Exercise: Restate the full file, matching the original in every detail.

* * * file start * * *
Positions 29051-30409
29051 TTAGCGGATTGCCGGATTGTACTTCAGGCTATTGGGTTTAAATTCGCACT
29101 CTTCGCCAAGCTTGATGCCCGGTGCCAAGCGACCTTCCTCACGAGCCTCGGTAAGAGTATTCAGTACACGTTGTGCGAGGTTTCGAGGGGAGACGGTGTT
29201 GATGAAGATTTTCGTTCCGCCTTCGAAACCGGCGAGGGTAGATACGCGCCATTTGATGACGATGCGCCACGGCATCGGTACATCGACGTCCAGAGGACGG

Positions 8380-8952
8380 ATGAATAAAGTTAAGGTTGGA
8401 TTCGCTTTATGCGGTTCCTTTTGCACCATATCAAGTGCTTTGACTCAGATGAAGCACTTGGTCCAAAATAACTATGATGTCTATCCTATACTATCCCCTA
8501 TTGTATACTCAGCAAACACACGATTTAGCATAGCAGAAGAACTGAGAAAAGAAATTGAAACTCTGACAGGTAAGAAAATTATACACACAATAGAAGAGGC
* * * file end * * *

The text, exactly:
Positions 29051-30409
29051 TTAGCGGATTGCCGGATTGTACTTCAGGCTATTGGGTTTAAATTCGCACT
29101 CTTCGCCAAGCTTGATGCCCGGTGCCAAGCGACCTTCCTCACGAGCCTCGGTAAGAGTATTCAGTACACGTTGTGCGAGGTTTCGAGGGGAGACGGTGTT
29201 GATGAAGATTTTCGTTCCGCCTTCGAAACCGGCGAGGGTAGATACGCGCCATTTGATGACGATGCGCCACGGCATCGGTACATCGACGTCCAGAGGACGG

Positions 8380-8952
8380 ATGAATAAAGTTAAGGTTGGA
8401 TTCGCTTTATGCGGTTCCTTTTGCACCATATCAAGTGCTTTGACTCAGATGAAGCACTTGGTCCAAAATAACTATGATGTCTATCCTATACTATCCCCTA
8501 TTGTATACTCAGCAAACACACGATTTAGCATAGCAGAAGAACTGAGAAAAGAAATTGAAACTCTGACAGGTAAGAAAATTATACACACAATAGAAGAGGC